Proper defoliation techniques, by grazing or mechanical harvesting, are an important part of improving forage management. Timing, severity, and frequency of defoliation determine the plant’s ability to regrow and the quality of the forage removed.
Two issues that are key to success are: (1) maintaining sufficient leaf area for photosynthesis and storage carbohydrates and (2) preserving regrowth meristems. Detailed information on these concepts is provided in the “Grass Growth and Regrowth for Improved Management” web segment.
Grazing is the process of allowing livestock to defoliate forages. It is often the lowest cost way of harvesting a forage crop, since the animals do most of the work for you.
Two primary grazing methods are set stocking and rotational or management intensive grazing (MIG).
Set stocking systems allow livestock to remain on pastures for extended periods and to select the forage of interest. These systems often result in highest per animal performance.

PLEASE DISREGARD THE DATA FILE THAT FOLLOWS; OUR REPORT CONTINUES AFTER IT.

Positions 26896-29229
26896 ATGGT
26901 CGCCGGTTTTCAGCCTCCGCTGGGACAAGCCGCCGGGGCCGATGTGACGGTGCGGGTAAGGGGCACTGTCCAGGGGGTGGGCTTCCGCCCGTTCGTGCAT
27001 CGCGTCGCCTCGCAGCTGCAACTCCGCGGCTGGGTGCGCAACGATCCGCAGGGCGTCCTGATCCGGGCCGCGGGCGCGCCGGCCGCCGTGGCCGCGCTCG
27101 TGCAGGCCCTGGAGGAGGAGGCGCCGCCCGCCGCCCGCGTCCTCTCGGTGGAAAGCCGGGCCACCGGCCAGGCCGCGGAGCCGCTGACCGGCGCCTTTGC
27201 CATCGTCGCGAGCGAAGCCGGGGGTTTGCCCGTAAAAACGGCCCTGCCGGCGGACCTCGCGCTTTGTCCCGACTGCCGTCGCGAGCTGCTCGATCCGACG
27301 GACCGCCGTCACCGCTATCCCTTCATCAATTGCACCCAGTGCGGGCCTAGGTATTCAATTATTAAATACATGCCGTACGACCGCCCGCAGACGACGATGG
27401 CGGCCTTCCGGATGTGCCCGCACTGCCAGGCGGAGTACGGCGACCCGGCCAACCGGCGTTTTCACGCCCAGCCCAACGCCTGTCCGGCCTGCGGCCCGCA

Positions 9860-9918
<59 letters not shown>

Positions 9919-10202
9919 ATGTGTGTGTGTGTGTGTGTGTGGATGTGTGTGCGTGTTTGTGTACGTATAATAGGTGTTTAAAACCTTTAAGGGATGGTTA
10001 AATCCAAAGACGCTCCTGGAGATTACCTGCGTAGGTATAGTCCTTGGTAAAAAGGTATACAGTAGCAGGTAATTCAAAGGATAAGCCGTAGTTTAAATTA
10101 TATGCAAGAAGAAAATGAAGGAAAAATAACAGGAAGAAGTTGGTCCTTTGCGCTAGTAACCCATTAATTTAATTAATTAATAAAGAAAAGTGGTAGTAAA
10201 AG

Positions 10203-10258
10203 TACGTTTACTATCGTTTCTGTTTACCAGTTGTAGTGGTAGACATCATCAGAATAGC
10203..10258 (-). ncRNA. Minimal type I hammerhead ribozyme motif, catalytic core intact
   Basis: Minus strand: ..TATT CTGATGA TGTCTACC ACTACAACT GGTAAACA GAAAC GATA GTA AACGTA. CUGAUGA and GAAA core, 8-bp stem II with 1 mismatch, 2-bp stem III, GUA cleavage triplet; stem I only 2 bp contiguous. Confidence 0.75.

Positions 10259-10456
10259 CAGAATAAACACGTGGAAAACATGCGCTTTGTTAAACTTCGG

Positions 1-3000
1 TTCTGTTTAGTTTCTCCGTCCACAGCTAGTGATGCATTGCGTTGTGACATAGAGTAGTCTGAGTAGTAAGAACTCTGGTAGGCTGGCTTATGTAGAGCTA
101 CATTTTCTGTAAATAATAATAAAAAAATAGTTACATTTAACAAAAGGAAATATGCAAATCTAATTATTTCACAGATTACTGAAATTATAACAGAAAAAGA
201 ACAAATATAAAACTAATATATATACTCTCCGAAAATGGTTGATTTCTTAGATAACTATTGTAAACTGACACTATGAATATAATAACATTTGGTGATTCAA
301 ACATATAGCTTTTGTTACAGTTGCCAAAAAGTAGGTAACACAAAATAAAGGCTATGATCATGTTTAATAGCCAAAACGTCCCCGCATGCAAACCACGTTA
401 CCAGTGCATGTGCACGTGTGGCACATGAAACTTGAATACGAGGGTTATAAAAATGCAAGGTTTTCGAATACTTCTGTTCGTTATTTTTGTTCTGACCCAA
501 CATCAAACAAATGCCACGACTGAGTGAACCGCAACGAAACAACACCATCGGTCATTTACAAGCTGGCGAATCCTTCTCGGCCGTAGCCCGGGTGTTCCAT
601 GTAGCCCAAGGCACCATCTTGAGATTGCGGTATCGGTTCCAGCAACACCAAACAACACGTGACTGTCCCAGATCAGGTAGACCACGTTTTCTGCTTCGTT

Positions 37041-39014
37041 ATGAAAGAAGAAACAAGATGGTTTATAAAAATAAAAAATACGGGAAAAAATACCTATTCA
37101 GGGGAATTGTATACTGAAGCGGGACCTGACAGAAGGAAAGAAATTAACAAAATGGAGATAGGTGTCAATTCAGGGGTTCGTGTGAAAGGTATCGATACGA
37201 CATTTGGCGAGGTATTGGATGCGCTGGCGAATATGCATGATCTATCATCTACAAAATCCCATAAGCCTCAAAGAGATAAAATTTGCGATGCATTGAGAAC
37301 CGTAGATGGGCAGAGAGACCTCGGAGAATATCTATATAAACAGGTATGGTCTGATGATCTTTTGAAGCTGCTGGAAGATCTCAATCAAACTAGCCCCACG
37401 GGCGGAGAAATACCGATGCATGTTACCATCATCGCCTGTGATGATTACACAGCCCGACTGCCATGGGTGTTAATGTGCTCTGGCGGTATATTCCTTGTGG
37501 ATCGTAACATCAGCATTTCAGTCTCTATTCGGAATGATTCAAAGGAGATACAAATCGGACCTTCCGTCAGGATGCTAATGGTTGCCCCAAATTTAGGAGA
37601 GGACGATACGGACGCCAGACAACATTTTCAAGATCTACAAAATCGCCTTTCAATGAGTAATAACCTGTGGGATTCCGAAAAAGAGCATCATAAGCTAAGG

MIG systems allocate portions of the pasture for short time periods, typically using high tensile electric fence. These systems result in highest per area production.
Mechanical harvest uses choppers and/or swathers and conditioners, rakes, tedders, balers, and bale collection machines to remove forage and prepare it for later use as silage or hay.
This defoliation method is more costly than grazing and requires special machinery, but allows the forage to be conserved for times of low pasture growth or to be sold off the farm.